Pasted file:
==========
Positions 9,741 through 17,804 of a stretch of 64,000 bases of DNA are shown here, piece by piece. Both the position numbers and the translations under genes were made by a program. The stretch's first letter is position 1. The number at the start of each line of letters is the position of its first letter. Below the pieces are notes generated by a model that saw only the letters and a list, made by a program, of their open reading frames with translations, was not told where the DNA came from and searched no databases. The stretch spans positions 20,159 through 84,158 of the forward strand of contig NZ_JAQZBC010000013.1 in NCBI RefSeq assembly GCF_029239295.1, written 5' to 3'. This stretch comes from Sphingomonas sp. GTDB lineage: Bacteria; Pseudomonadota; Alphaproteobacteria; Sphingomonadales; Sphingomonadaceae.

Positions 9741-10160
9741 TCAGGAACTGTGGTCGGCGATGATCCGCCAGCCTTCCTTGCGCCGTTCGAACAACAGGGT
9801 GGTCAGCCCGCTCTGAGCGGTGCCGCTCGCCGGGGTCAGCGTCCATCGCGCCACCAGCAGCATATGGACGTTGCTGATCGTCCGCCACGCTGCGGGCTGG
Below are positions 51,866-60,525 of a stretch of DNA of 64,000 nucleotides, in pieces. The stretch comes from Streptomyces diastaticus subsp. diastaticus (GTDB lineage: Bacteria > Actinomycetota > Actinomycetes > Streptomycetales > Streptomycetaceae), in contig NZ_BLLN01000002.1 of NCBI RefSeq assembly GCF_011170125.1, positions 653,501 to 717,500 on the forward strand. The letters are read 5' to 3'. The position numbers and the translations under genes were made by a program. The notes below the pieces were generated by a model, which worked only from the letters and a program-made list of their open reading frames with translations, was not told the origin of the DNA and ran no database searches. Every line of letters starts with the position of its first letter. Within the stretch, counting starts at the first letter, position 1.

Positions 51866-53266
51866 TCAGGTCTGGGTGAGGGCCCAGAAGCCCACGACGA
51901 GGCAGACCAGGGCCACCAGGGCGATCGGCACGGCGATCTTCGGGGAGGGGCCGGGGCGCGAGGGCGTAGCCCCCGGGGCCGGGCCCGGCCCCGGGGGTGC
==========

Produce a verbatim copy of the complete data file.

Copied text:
Positions 9,741 through 17,804 of a stretch of 64,000 bases of DNA are shown here, piece by piece. Both the position numbers and the translations under genes were made by a program. The stretch's first letter is position 1. The number at the start of each line of letters is the position of its first letter. Below the pieces are notes generated by a model that saw only the letters and a list, made by a program, of their open reading frames with translations, was not told where the DNA came from and searched no databases. The stretch spans positions 20,159 through 84,158 of the forward strand of contig NZ_JAQZBC010000013.1 in NCBI RefSeq assembly GCF_029239295.1, written 5' to 3'. This stretch comes from Sphingomonas sp. GTDB lineage: Bacteria; Pseudomonadota; Alphaproteobacteria; Sphingomonadales; Sphingomonadaceae.

Positions 9741-10160
9741 TCAGGAACTGTGGTCGGCGATGATCCGCCAGCCTTCCTTGCGCCGTTCGAACAACAGGGT
9801 GGTCAGCCCGCTCTGAGCGGTGCCGCTCGCCGGGGTCAGCGTCCATCGCGCCACCAGCAGCATATGGACGTTGCTGATCGTCCGCCACGCTGCGGGCTGG
Below are positions 51,866-60,525 of a stretch of DNA of 64,000 nucleotides, in pieces. The stretch comes from Streptomyces diastaticus subsp. diastaticus (GTDB lineage: Bacteria > Actinomycetota > Actinomycetes > Streptomycetales > Streptomycetaceae), in contig NZ_BLLN01000002.1 of NCBI RefSeq assembly GCF_011170125.1, positions 653,501 to 717,500 on the forward strand. The letters are read 5' to 3'. The position numbers and the translations under genes were made by a program. The notes below the pieces were generated by a model, which worked only from the letters and a program-made list of their open reading frames with translations, was not told the origin of the DNA and ran no database searches. Every line of letters starts with the position of its first letter. Within the stretch, counting starts at the first letter, position 1.

Positions 51866-53266
51866 TCAGGTCTGGGTGAGGGCCCAGAAGCCCACGACGA
51901 GGCAGACCAGGGCCACCAGGGCGATCGGCACGGCGATCTTCGGGGAGGGGCCGGGGCGCGAGGGCGTAGCCCCCGGGGCCGGGCCCGGCCCCGGGGGTGC